The Johns Hopkins undergraduate students behind ShapeU are changing the name of their fitness technology startup to FitMango, according to founder and C.E.O., Seal-Bin Han. I wrote about Seal, recipient of the 2014 Luce Leadership Award, a year ago here.
Seal tells me now that the name change reflects their management team's desire to focus on health clubs and gyms as the company's primary market, as opposed to college campuses and recreation centers.
"We wanted to pick a new name that we could brand easily," Seal said. "The mango isn't ordinary, but it isn't pretentious, either. The color is warm and inviting - it's exactly the vibe that we want to give our users. Also, looking forward, nutrition will be an important part of what we will support and we wanted a name that could aptly reflect both fitness and nutrition."
ShapeU was a web application that matched college students into small groups to work out with professional personal trainers, according to the company's Angel List page.
Instead of automatically designating its users to the recreation centers of their respective universities, the new FitMango platform now intends to integrate with gyms and health clubs all across the country in order to give users -- college students and non-affiliates, alike -- the flexibility of finding or creating their ideal small group session of three-to-five individuals among the many gyms in their network.
"We're strong believers in the small group personal training model," said Han. "One-on-one is unaffordable to most people at a national average of $60-per-hour and you can't benefit from the positive peer pressure environment and the social aspect of group training. On the other side, large class sizes can be even worse, given that you will have little-to-no personal attention with the instructor and many issues with overcrowding."
The newest team member of FitMango, Hannah Cowley, will be in charge of marketing the platform both inside the partnered gym facilities and around the city of Baltimore.
"Reaching out beyond the college market is a bold move, but one we are making with confidence in our vision, our mentors, and, most importantly, our team," Hannah told me. "Our team of talented, motivated people is what has made us successful thus far and what propels us into our bright future. This team inspires me to strive for greater, face new challenges head on, and nurture our idea to reach its full potential."
In the coming months, FitMango plans to launch at Brick Bodies, along with a host of other gyms in the Baltimore, Maryland area, where the company is headquartered. I attended the Brick Bodies gala for mental health last month in Baltimore and was impressed to meet its visionary owner Victor Brick who has embraced our young leaders and entrepreneurs.
"Baltimore has become our home and we're quite fond of it," said Seal who moved there to studying electrical engineering at Johns Hopkins University in 2013. "We've received overwhelming support from the tech community here. You'd be shocked at how many resources are available in this city and how much easier it is to become noticed."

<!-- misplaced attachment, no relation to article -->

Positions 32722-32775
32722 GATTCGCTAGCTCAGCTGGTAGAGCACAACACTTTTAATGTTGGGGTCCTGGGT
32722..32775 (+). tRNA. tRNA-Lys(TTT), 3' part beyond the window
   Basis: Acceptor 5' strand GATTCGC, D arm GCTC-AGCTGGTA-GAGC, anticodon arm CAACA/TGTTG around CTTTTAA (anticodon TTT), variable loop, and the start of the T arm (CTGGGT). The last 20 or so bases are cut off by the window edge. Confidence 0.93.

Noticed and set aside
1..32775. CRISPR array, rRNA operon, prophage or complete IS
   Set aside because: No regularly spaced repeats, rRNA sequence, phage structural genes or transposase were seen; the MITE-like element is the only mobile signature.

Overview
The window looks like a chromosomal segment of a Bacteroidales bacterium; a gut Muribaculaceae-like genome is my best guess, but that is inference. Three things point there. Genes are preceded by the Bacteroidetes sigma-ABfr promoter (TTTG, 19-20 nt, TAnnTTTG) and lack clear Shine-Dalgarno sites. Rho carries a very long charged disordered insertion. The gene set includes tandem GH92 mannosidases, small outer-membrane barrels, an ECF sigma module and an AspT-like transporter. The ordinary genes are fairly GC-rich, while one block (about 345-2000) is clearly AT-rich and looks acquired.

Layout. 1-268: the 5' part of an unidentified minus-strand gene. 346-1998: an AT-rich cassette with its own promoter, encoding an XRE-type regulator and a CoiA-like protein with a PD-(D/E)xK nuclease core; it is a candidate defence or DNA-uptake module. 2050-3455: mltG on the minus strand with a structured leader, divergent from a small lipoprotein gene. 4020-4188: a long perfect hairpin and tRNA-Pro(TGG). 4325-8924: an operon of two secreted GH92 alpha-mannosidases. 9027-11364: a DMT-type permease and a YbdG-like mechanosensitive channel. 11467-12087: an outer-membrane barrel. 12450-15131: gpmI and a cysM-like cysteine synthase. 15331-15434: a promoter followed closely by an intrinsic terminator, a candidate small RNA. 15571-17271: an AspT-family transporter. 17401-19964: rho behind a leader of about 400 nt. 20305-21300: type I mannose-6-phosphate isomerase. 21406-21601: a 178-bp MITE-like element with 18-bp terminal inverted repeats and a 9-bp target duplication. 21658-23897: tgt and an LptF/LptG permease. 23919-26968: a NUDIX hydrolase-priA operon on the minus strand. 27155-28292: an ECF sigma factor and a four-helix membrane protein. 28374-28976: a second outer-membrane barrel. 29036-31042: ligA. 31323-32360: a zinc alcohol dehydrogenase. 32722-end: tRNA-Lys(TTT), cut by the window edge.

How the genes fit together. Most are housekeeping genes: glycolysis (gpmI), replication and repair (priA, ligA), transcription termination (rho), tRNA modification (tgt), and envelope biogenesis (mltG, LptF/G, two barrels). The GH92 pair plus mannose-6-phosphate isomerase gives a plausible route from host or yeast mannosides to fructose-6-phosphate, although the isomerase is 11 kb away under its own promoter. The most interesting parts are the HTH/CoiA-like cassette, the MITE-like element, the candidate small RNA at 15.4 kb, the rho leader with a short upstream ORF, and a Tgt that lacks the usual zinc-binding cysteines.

"I don't think Baltimore is a conventional tech city, but FitMango was born in Baltimore. Our home is Baltimore. And we've found such amazing opportunities here," said Jordan Matelsky, the founder and Chief Technology Officer of FitMango.
In September, Steve Case, the co-founder and former Chief Executive Officer and chairman of AOL, visited Baltimore as part of his "Rise of the Rest" tour, where he heard pitches from local entrepreneurs. According to Technical.ly Baltimore, "Han got in front of the Internet legend twice -- once by applying to the pitch competition and once via the startup's connection to Hopkins."
Recently, FitMango raised $200,000 from the Maryland Technology Development Corporation (TEDCO), AccelerateBaltimore, Towson University, Johns Hopkins Technology Ventures, Accenture, and several others.
"We weren't looking to raise a big round," said Seal. "We just wanted to have enough to make it through a well-advertised Beta test in about 45 gyms around the area."
J. Luce Foundation Awardees Alana Galloway, Meera Gandhi, Mitzi Perdue,
Eugenie Carys de Silva, Seal-Bin Han, Dr. Kazuko Tatsumura Hillyer, the
author, and Kevin McGovern. Photo: Annie Watt/Stewardship Report.
The platform is currently available as a web application with a native iOS app expected to release in the coming months.
"A native app is the critical next step," said Tucker Chapin, head of iOS development at FitMango. "People always have their phones with them and an app makes sure FitMango is convenient and useful.
The company will continue to serve college campuses and will run its legacy programs on the ShapeU website until January, where all programs for college recreation centers, health clubs, and gyms, alike, will be available on the FitMango site.
"We're excited to move forward with renewed enthusiasm in our mission to bring a modern twist to health and wellness, and health and wellness to the world," said Matelsky. "We're joining forces with some awesome new people and we are looking forward to expanding the FitMango family."
Each year, The J. Luce Foundation presents our annual Luce Leadership Awards to young leaders working to better humanity who embody the characteristics of honor, intelligence, benevolence, and stewardship.
Seal Bin Han met such criteria in 2014 and was subsequently appointed to the Board of Directors of the Foundation. He continues to exemplify these virtues through FitMango. I can only imagine the places he will go after graduation.
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The James Jay Dudley Luce Foundation (www.lucefoundation.org) supporting young global leadership is affiliated with Orphans International Worldwide (OIWW), raising global citizens. If supporting youth is important to you, subscribe to J. Luce Foundation updates here.